United States

Proceed with caution in self-directed IRAs


On Feb. 24, 2016, the U.S. Tax Court released two opinions relating to distributions from self-directed individual retirement accounts (IRAs). In Mark Vandenbosch et ux. v. Commissioner, T.C. Memo. 2016-29, the court ruled that the taxpayer had received a taxable distribution from his IRA when he removed the funds to loan to a business. In Raymond S. McGaugh v. Commissioner, T.C. Memo. 2016-28, the court ruled that the taxpayer merely served as a conduit for the investment made by the IRA and, therefore, no taxable distribution resulted. The following discusses the reasons for the different results.

Self-directed IRAs are popular investment tools that allow individuals to invest in a broader category of investments than what a bank, brokerage or mutual fund company-based IRA would permit. However, these court cases are reminders that IRA account owners must exercise such control with caution and proper appreciation that personal use of the money will cause the amount to be treated as a distribution for tax purposes or in some case deem the entire IRA account to be taxable.

In Vandenbosch, the court ultimately upheld the form of the transaction in which money was distributed from Dr. Vandenbosch’s IRA to his personal account, and then from his personal account to an individual representing the business to which Dr. Vandenbosch wished to loan the money. The taxpayer argued that the transaction was an investment by the IRA and he did not personally have any right to the money, but the court did not overlook that the money was temporarily in the taxpayer’s personal account, and the loan agreement required payments to be sent to Dr. Vandenbosch and not to his IRA.

Contrasted from Vandenbosch is Ancira v. Commissioner, 119 T.C. 135 (2002), in which the individual was determined to be a mere conduit, and no taxable distribution occurred. In Ancira, the individual delivered a check from his IRA to the company in which he wished to invest, but the check was written from the IRA and made payable to the company, and the individual had no personal right to the money, he merely carried the check.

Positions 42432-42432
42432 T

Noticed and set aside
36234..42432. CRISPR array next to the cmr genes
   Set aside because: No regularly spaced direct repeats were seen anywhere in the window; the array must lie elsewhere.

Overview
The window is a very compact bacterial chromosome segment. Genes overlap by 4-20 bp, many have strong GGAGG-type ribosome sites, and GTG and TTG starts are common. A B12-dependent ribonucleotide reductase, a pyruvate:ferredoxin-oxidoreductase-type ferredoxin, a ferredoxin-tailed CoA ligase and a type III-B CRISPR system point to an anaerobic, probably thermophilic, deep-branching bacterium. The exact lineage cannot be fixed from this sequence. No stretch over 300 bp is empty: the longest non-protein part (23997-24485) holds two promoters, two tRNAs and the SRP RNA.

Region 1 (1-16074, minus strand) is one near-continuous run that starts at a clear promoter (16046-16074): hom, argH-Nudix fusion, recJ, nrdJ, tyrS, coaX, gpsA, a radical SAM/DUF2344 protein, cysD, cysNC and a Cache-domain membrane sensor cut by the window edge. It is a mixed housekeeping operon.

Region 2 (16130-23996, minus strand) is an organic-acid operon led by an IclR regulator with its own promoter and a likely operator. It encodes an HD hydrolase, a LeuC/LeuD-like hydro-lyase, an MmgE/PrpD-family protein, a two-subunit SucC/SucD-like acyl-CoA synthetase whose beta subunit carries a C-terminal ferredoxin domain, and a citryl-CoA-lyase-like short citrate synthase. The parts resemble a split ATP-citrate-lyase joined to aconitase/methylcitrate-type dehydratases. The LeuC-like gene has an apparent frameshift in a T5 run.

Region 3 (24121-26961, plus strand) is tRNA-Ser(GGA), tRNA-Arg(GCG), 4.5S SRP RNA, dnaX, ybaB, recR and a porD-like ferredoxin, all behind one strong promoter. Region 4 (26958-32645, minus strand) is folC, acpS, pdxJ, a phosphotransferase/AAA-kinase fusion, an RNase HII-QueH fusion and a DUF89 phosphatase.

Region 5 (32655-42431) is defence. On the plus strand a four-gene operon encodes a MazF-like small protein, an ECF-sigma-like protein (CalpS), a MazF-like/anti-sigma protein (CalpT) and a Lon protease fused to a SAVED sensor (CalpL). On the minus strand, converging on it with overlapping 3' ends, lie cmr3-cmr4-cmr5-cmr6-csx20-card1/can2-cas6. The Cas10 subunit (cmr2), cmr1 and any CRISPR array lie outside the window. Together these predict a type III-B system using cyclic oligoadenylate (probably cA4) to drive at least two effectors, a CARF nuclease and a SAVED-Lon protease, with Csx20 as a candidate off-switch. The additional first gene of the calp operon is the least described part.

McGaugh, decided on the same day as Vandenbosch, was similar to Ancira, and the taxpayer was determined to not have a right to the money so it was not a taxable distribution. In McGaugh, the IRA custodian wired the money directly to another institution to facilitate the investment and the other institution issued a stock certificate in the name of the IRA. Therefore, although the taxpayer directed his IRA to make that investment, he never had a right to the investment personally since the IRA undertook the transaction as the IRA.

These cases show that taxpayers must be careful with the form of the transactions in their self-directed IRAs. The lines can be blurred because the individual is the IRA beneficiary and has the right to direct the investment while it is in the IRA and in reality, the individual controls the investment and benefits from it. The important distinction is when the individual receives that benefit. In Vandenbosch, although Dr. Vandenbosch had an investment already arranged for the money, he received a benefit when the money was paid to him personally before being invested.

While both of these cases involve the legal issue of whether the individual or the IRA was a party to the transaction, self-directed IRAs can have traps for the unwary even in cases that the IRA is the legal party to the transaction. An individual that self-directs his IRA is a fiduciary to the IRA and, as such, the individual is prohibited from benefiting personally from the investment while it remains in the IRA. Certain investments may violate this prohibition indirectly. For example, an investment by the IRA to a company in which the individual beneficiary is an executive and receives compensation may be viewed as personally benefitting the individual if that investment helps the company which is making current cash payments to the individual. That same investment by the IRA to a company in which the individual does not work would likely be allowed, and in fact, the investment may not increase the amount the individual receives from the company at all. However, the mere chance of an outside benefit is enough to be treated as a violation. A number of other investments could similarly benefit to the individual outside of the IRA. If the individual receives, or has the opportunity to receive, such a personal benefit, the IRS might assert that the transaction constitutes self-dealing and thus a prohibited-transaction; in which case the entire IRA account will be deemed to have been distributed to the individual as of the first day of the year in which the transaction occurred.

Self-directed IRAs can be valuable investment alternatives for individuals. However, taxpayers need to be aware of their role as beneficiary and fiduciary of such an account and have proper appreciation for the rules to avoid being taxed on the investment before a distribution is intended.


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